Posted on: July 22, 2020 Posted by: David Haigh Comments: 0

As the novel coronavirus wreaks havoc, more sinister Superbugs continue to evolve.

My last article was written about the impacts of the ongoing pandemic on global politics; indeed, there are countless articles on this and other websites to remind us of precisely how different our world is from just a few short months ago. There is, however, something that has not changed – the growing problem of resistant bacteria, and the continuing failure of Western Medicine to explore the solutions. Half medicinal, half political – welcome to the world of resistant microbes.

Coronavirus has shown us all how vulnerable we can be to infections. As a novel virus, we lack any kind of immunity to it and as a result it will infect such a huge proportion of the global population that, despite the low fatality rate, millions of lives will be lost to the virus. However, once the virus has infected most people it will enter the seasonal flu cycle as another strain of flu-causing coronavirus. This will contribute a low number of deaths every year to our annual flu totals. Coronavirus is so disruptive to us because it has only this year evolved. After this, it will become progressively weaker, with its symptoms gradually weakening over time. This is called attenuation, and while it is not fully understood in nature it is the backbone of modern vaccine research

So, what about Bacteria? Bacteria are very different to Virions. They are a hugely diverse group of organisms which includes many healthy or benign microbes – the probiotics in your morning Yoghurt, for instance, can add to the variety of healthy bacteria in your gut – these little guys are key to gut health, and bacteria have similar positive effects throughout the body.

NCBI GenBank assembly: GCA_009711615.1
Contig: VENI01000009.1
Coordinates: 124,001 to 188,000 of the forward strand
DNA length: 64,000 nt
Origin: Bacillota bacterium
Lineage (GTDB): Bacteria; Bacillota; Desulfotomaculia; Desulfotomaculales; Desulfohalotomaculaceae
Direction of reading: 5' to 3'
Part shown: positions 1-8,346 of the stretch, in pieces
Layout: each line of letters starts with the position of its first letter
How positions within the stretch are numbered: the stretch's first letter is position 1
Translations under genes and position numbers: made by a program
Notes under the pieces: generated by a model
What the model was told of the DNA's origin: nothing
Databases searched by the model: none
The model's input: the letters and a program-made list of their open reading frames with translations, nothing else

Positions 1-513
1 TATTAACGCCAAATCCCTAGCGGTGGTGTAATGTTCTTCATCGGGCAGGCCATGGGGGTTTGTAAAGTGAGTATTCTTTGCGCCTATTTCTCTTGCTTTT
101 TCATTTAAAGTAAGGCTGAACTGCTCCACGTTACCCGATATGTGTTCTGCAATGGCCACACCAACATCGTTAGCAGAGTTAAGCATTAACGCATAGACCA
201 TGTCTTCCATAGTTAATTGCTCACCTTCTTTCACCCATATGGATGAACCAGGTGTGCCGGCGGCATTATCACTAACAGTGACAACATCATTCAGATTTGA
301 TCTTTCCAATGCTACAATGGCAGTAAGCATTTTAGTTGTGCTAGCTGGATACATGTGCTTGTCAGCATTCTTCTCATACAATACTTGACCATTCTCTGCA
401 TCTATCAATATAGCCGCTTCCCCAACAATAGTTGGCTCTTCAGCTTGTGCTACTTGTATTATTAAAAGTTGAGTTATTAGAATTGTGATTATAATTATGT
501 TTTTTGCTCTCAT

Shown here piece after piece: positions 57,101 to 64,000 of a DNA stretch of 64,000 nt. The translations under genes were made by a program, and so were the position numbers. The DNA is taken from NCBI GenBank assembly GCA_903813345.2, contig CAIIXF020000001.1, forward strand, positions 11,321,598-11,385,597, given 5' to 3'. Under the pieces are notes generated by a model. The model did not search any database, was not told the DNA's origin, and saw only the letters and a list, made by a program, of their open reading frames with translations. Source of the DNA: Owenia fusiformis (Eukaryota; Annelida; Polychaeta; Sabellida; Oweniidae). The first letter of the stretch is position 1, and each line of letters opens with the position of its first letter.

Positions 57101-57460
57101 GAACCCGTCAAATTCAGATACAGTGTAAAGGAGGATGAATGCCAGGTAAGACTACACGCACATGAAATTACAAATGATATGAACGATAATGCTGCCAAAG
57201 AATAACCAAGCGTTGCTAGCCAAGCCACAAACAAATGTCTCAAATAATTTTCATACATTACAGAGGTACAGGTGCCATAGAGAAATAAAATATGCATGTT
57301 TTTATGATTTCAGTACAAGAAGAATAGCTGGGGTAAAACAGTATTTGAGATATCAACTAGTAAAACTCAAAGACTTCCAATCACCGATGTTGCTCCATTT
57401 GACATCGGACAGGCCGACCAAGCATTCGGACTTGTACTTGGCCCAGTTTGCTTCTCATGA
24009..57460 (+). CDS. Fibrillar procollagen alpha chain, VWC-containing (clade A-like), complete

While viruses are little more than a shell containing genetic material (a sort of ‘Bio-torpedo’), Bacteria are their very own cells. They can survive and replicate outside of human cells and, as a result, they can be a far larger problem for our immune systems. Even in Covid-19 cases, it is often not the virus itself that kills you but a co-infection by opportunistic bacteria, which infect the cells in the lungs after the virus has eaten away the protective lining around them. Bacteria replicate outside of your cells and in the case of Covid-19 they do so in the tiniest airways of your lungs. They can also replicate in your blood vessels, your body cavities, and your mouth for example. 

This is bad for us because the infection is not contained within your cells. Your immune system must use a more ‘broad-spectrum’ set of defences. Take pneumonia for example, which can be caused by either type of microbe and is much more dangerous when it is bacterial. This is due to something called Inflammation. Inflammation is its own topic, but it is best characterised as the kind of soreness you experience with a cut or an infection. Bacteria cause more of this throughout the cavities of the body, which stresses your immune system far more.